Catalogue for the Sheldon Museum of Art’s exhibition “Strange Bodies: Hybrid, Text, and the Human Form," selected and curated by Professor Alison Stewart’s “History of... More > Prints: New Media of the Renaissance” class during the fall semester of 2016 in the School of Art, Art History, & Design at the University of Nebraska–Lincoln. Each of the eleven prints offers a different understanding or take on the body. Some are grounded in the physical and social aspects of humanity, while others present the body as a site for fantastic imagination and performance. Still others reference the printed page as a “body.” Whether fish, fowl, or human, the body as seen in these prints continues to intrigue us across the centuries and show that even though times change, people and their concerns do not. With contributions from John-David Richardson, Grant Potter, Grace Short, Taylor Wismer, Stephanie Wright, Claire Kilgore, Nikita Lenzo, Bryon Hartley, Ian Karss, Danley Walkington, and Taylor Stobbe.< Less
As defined by the American Library Association (ALA), intellectual freedom is “the right of every individual to both seek and receive information from all points of view without restriction. It... More > provides for free access to all expressions of ideas through which any and all sides of a question, cause, or movement may be explored.”
Intellectual freedom is a tenet that makes the library profession unique, in serving the minority as well as the majority—in collections that reflect the unpopular as well as the popular—and in protecting the utmost privacy of library users. Intellectual freedom cannot be limited or extended by personal beliefs and preferences. Intellectual freedom is a foundational principle that encourages tolerance and diversity.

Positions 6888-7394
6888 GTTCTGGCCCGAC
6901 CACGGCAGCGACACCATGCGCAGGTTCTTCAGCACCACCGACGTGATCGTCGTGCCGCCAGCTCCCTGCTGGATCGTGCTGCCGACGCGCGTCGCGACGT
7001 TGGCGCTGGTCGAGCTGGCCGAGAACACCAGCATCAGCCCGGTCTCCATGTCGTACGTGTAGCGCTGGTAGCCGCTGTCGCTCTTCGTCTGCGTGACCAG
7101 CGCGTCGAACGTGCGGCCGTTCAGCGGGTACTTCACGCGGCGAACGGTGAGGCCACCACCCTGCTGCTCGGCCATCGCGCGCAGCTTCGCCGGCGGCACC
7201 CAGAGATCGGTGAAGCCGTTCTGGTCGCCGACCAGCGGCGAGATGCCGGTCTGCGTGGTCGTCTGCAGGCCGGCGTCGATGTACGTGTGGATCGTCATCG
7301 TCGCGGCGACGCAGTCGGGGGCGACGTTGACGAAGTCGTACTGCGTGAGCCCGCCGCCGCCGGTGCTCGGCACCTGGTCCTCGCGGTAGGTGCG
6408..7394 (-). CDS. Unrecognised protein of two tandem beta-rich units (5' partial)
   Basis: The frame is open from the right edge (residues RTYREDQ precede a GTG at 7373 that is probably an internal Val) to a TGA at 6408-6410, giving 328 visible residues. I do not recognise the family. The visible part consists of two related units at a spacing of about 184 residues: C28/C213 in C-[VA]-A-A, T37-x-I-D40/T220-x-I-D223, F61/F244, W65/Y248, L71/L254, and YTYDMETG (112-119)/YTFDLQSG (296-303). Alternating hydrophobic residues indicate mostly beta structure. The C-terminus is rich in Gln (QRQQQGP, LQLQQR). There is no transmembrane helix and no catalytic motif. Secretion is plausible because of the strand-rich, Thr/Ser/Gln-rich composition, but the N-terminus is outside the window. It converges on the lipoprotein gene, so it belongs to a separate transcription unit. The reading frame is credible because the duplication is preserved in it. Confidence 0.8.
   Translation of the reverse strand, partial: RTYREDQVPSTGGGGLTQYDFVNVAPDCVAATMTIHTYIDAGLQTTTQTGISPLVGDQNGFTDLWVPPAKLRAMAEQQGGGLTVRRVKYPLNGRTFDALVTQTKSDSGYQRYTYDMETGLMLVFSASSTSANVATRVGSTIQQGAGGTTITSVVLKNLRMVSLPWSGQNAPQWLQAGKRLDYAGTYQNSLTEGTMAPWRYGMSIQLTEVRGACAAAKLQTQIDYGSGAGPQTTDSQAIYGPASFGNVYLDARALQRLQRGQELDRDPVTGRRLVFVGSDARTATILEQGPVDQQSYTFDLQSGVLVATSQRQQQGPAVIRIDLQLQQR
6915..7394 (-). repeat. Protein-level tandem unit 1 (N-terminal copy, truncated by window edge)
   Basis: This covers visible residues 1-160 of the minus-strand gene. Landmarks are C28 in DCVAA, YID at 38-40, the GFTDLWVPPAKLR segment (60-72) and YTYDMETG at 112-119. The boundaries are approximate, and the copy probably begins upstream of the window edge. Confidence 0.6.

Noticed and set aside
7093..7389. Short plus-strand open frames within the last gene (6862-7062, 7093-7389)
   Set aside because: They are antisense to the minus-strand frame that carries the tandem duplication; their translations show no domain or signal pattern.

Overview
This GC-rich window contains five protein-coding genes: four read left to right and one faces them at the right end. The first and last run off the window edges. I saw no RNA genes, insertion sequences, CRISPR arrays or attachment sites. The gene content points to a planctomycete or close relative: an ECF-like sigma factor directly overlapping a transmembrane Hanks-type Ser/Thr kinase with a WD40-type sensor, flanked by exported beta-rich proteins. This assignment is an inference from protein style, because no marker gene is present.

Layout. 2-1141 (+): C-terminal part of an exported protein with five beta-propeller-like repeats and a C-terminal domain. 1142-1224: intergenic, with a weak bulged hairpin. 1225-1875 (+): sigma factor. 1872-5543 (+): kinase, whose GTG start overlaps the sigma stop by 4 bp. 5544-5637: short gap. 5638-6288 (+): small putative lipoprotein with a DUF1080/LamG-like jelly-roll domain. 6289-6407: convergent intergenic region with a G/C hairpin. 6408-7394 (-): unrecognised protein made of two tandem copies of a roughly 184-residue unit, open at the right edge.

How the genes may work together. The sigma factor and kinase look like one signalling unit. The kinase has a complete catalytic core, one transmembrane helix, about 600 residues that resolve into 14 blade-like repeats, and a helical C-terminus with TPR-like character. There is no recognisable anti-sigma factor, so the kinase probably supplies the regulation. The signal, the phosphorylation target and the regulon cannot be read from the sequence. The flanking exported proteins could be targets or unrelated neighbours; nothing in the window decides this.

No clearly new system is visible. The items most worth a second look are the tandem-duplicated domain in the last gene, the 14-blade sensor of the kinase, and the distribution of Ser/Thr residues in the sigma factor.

Intellectual freedom is a challenging area of discussion which lends itself to increasingly complicated concerns. These issues often involve law and court decisions, so they can be affected by changing decisions and ongoing appeals and suits.< Less
Silenced Shrieks is a collection of short stories, poems, and novel excerpts of horror stories written by female authors. In an era where men were the only credible authors capable of writing horror... More > fiction, countless talented female authors’ works were silenced and suppressed under the man’s. In this anthology, some of the best-silenced works in horror fiction and poetry are showcased. The anthology is divided into three sections: death, the uncanny, and tortured lovers. When compiling the most intriguing works, all seemed to fall within one of the three horror sub-genres. Each of the sections begins and ends with a poem relating to its sub genre, and short stories and excerpts from novels fill in between.< Less